Previously I’ve come down a little hard on Google over ad-fraud but the good thing is that we’re always able to help customers claim back a large portion of money. Today I’m going to talk about ad-fraud or “accidental clicks” from Bing Ads, which comes in the form of “keywordblocks.com”. This is hard for me to do because I am also the instructor for the Bing Ads training course on Linkedin, however as I always stated: my clients’ budget comes is the first priority because without advertisers who trust us, PPC would be a dead cat.
Yes, in the PPC course for Bing Ads (Essential Training) I did cover the quality measures and the Microsoft pledge to take ad fraud seriously, with precise steps you should follow to report ad fraud, but given the results at hand from a recent campaign, I want to discuss this a bit more to help you take appropriate action. The short answer to your problem is this:
Step1: Stopping it is easy, you just need to opt out of syndicated search partners. **But that might not be enough – I feel that since this has been going on since 2012, it’s time to get the regulators or Microsoft ethics board involved.
Step2: Submit a refund request with proof (or contact me for information on how to do this).
Great now the long answer, starting with where most people get caught out – and how to bypass it without shutting down your BingAds account:
In the ad distribution options, if you allow BingAds to display your ad on sites that are “SYNDICATED”, which is the default option, you’re likely to get a whole lot of fake, bot or “accidental” clicks from something called “keywordblocks”. In the image below, you can see the red rectangle indicates the default setting, whereas the green rectangle indicates the preferred setting that will do away with invalid low quality traffic.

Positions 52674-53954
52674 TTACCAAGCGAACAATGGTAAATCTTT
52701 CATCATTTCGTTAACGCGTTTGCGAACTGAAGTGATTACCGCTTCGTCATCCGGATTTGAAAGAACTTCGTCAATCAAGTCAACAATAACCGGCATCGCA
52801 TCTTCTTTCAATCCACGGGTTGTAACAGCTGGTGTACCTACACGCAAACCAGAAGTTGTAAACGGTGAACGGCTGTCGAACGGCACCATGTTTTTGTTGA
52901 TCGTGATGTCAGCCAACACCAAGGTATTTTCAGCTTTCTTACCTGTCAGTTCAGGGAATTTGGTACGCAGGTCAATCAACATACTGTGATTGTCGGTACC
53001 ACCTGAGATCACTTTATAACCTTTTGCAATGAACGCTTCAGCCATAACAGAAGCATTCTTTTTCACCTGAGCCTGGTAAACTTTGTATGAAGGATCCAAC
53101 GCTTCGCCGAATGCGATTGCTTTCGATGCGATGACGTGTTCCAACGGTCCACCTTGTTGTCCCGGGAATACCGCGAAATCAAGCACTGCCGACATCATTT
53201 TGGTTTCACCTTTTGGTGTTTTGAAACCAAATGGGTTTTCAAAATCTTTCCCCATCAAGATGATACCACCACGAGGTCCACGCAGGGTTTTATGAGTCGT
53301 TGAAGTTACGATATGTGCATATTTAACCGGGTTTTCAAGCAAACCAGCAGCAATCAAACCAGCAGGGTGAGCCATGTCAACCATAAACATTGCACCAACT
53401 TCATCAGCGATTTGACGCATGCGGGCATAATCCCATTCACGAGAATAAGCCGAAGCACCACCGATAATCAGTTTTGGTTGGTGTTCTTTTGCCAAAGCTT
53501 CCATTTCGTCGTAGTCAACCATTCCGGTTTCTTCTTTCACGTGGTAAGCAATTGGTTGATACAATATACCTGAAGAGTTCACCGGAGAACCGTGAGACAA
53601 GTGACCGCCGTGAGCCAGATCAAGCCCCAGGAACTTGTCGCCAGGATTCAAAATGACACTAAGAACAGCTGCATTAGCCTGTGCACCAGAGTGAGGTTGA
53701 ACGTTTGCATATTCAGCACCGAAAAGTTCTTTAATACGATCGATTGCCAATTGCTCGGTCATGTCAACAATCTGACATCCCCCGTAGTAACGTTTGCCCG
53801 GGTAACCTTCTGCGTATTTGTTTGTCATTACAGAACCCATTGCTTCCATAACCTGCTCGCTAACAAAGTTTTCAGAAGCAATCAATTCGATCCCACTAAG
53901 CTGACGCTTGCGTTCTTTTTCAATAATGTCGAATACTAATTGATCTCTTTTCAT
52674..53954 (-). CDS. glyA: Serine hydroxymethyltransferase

If you opt for the above setting and you use Google Analytics, it will show you precisely where the bounces occured. The metrics that matter for me, in order to measure this include: “source/medium”, “city” and “bounce rate”. Where the bounce rate is 100% repeatedly and the average session duration is 0.00’s – then you KNOW that there is a smally rat and it’s refund time.
To back up the above with analytics, please see the screenshot below:
Now at this point in time, I don’t need much more information – knowing that the bounce rate is 100% and time on-site is 0.00 for many visitors, is sufficient for me to call it ad-fraud and to raise the refund alarm with Bing Ads.
What exactly do we think about ad-fraud in the industry? Here are my thoughts:
- The industry is profitable without it: We don’t NEED to run ad-fraud to print more money. There is enough profit to be made legitimately, so WHY risk alienating our advertisers?
- Trust is everything: If advertisers cannot trust a platform, eventually all their money will go into guest posting and remarketing to specific lists – and PPC/Search will take a hit, again: why risk it?
- The EU and FTC needs to do more: Don’t fine Google for “abusing it’s dominance” but let them off the hook for ad fraud and accidental clicks. Just because I’m reporting it, I’m getting a refund for my clients – but what about the $billions that were not refunded by those who do not know how to conduct a site audit for ad fraud.
Concluding thoughts on ad fraud with Bing Ads & Keywordblocks:
Ad fraud or “accidental clicks” is harmful to the advertising industry and it has nothing to do with “fake news”. It has to do with fake clicks where users never intended to visit a website: whether it is a bot, or an accidental click: it is invalid and therefore fraudulent to charge the advertiser! I hope that Microsoft will take this seriously and close up this loophole rapidly: Just because “everybody is doing it”, does not mean that BingAds should allow this to persist.